Current methods of contraception have awarded women unprecedented control of their fertility. Yet some form of oral birth control pills are nearly universally consumed by women of childbearing age, and often for reasons other than sexual activity. Oral contraceptives can greatly reduce ovarian cancer rates, even over long-term periods. The estrogen in many over-the-counter birth control pills also decreases testosterone, which helps clear the skin by eliminating the oil testosterone would otherwise produce. Oral contraceptives also reduce the buildup of the uterine lining, which means that women on the pill typically have considerably lighter periods with less bleeding and fewer cramps, and some women may have fewer periods altogether.
With all these clear benefits, it may be hard to convince both women and men of how profoundly oral contraceptives affect partner selection, as well as what those implications mean for couples who plan to stay together with the possibility eventually having children.
Birth control’s effects on potential offspring center on the genes that control the major histocompatibility complex (MHC), which in turn plays a fundamental role in how the human immune system develops. Over the thousands of generations of human evolution, women have evolved to prefer a major histocompatibility index in a mate that is significantly different—though not vastly different—from their own. This ensures that potential offspring have the greatest chance at developing a healthy immune system. Differences in a couple’s MHCs also indicate that familial relation is unlikely, a kind of in-born defense against inbreeding that would further weaken the development of the immune system.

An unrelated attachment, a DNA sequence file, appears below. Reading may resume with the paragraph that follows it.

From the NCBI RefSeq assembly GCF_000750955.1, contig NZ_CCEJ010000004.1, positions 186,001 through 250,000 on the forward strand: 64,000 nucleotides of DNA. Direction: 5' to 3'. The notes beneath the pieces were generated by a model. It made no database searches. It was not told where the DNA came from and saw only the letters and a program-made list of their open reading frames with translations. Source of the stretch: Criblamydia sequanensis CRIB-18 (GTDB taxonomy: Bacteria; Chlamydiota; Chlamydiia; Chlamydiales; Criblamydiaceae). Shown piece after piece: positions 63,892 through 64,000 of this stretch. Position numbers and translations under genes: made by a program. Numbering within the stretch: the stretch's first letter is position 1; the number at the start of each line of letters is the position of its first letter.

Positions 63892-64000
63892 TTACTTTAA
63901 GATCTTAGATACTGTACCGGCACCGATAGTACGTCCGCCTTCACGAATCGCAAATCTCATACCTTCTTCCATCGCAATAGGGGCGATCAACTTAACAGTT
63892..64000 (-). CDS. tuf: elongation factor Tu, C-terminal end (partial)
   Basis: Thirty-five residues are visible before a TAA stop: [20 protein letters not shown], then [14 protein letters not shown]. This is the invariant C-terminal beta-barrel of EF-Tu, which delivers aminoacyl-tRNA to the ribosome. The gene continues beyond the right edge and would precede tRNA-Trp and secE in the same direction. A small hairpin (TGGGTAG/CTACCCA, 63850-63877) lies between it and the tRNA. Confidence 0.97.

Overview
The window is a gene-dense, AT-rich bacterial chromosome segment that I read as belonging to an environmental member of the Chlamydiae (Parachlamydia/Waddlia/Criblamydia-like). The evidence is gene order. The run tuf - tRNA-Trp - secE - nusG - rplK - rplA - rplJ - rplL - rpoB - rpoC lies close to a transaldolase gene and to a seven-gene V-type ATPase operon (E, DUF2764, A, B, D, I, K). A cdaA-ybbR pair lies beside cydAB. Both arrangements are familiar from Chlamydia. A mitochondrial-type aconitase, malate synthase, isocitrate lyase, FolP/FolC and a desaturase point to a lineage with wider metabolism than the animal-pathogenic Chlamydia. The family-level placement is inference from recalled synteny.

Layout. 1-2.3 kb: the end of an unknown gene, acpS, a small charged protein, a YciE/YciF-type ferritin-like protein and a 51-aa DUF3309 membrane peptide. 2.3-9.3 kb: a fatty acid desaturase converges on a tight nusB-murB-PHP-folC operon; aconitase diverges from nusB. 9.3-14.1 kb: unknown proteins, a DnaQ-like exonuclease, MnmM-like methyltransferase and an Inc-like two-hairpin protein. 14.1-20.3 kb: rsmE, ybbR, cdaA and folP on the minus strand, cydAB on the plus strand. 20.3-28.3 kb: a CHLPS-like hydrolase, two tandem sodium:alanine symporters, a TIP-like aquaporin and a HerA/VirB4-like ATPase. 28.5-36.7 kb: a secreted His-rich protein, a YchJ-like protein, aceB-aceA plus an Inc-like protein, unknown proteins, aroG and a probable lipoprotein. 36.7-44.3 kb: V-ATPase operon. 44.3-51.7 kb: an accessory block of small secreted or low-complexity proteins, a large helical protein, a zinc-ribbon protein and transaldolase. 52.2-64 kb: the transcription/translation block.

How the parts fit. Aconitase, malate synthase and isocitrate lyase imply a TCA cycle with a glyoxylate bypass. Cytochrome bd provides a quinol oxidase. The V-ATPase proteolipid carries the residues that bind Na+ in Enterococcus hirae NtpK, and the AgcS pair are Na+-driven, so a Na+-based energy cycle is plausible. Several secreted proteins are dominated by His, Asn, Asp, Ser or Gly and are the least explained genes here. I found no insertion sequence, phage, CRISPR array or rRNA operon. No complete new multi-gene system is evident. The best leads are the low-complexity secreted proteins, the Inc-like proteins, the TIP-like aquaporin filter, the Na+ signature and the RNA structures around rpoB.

During pregnancy, however, a woman’s MHC preference shifts to favor partners with considerably more similar major histocompatibility complexes. Scientists have hypothesized that this is because during pregnancy and its attendant hormonal changes, women in humanity’s ancestral environment benefited from the care of available relatives. Preferring a similar MHC might have made women more receptive to their relatives’ care, in addition to shifting women’s genetic preferences away from high-testosterone males and toward more nurturing caregivers.
That’s all well and good for ancient humans, but how does the MHC problem affect modern dating and long-term relationships? Essentially, oral contraceptives prevent pregnancy by “tricking” the body into thinking it’s already pregnant. This means some of the attendant hormonal changes that occur during a natural pregnancy are continuously present in women who take birth control. A woman selecting an MHC-similar partner while on birth control, for example, is more likely to report sexual dissatisfaction if she stops taking the pill during the couple’s relationship. Women were also found to be more likely to cheat on MHC-similar partners. Hence, both for the emotional stability of modern relationships and for the biological health of future generations, it may be prudent to investigate birth control methods that do not cause such dramatic shifts in partner preference.